You could never call Yumiko Shiina predictable. Finding success as a solo artist and then forming a band, her nine-year career has been as topsy-turvy as her music. And on “Heisei Fuzoku,” her first solo album in four years and the soundtrack to the Edo Period movie “Sakuran,” she and composer/ violinist Neko Saito turn in a set of jazz, Latin, tango, Broadway and classical songs that fuse perfectly with Shiina’s alt-pop songwriting and scratchy, throaty, sexy voice.
Made up largely of self-covers from Shiina’s back catalog, the tracklist at first glance looks like a copout. But these retreads are justified, each offering a new twist on the original by reworking arrangements, subtly changing chord-sequences or adding English lyrics. A sped-up “Meisai” sounds especially impressive, its swing-jazz groove referencing the influences Shiina reportedly gained from her father.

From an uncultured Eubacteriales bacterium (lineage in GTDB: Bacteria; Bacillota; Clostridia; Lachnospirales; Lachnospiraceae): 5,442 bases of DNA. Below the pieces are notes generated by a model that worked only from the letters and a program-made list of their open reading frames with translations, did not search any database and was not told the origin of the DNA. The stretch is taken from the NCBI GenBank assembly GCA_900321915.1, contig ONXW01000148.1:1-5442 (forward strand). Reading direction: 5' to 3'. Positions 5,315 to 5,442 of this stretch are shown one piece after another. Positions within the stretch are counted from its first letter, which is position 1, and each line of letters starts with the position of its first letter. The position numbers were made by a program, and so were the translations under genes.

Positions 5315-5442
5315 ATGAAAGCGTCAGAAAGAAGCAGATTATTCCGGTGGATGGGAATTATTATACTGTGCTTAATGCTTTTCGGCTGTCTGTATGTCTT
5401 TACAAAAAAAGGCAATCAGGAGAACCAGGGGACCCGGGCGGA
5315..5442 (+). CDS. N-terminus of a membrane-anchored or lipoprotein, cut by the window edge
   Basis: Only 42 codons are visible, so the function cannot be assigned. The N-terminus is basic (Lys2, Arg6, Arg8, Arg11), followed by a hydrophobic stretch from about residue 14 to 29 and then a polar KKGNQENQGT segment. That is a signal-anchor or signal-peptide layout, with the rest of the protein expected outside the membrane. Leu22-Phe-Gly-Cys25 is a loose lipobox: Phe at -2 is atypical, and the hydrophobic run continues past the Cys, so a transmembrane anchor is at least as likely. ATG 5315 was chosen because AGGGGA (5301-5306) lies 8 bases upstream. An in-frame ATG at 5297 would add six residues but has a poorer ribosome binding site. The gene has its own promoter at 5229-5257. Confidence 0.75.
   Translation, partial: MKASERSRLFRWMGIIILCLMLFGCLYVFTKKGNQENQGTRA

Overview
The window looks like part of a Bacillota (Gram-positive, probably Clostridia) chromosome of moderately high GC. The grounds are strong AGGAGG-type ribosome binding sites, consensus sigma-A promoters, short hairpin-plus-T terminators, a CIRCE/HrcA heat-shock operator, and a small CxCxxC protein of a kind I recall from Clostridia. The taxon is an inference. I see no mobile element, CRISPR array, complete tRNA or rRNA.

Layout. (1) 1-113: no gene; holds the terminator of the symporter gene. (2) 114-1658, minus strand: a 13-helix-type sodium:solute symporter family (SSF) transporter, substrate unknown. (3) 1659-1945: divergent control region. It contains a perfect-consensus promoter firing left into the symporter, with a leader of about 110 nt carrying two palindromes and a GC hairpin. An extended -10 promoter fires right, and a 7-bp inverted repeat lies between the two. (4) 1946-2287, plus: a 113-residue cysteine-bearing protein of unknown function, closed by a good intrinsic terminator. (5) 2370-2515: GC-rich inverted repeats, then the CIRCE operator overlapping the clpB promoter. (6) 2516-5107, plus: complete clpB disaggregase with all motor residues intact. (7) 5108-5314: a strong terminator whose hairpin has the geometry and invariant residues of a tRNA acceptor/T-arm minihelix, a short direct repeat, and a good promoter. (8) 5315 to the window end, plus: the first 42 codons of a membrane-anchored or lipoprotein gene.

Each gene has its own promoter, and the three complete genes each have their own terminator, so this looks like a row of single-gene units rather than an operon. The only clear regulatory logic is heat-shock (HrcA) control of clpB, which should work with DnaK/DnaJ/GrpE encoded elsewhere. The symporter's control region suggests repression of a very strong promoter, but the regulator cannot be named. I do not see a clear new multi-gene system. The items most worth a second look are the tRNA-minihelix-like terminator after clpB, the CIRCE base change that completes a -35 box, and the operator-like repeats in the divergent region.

On the five brand-new tracks, Shiina turns in some of her best-ever vocal performances, showcasing English-language lyrics that radiate elegance. On the electronica-tinged “Oiran” she sings, “We’ve tied ourselves up together, but the knot is loose . . . I’m losing my mind to fits of jealousy,” and heartstrings are duly tugged. On the strength of these new songs, it seems a shame she didn’t include more.
Although Shiina has always come across as rather pretentious — using archaic Japanese, covering obscure show tunes, singing in French and German — each of her releases has been more confident than the last, distancing her from the apple-red blushes that allegedly inspired her childhood nickname “Ringo”; and while this album falls short of the highs of her band Tokyo Jihen’s recorded output, it’s another fine release from Japanese pop’s most intriguing star. What comes next is anyone’s guess.
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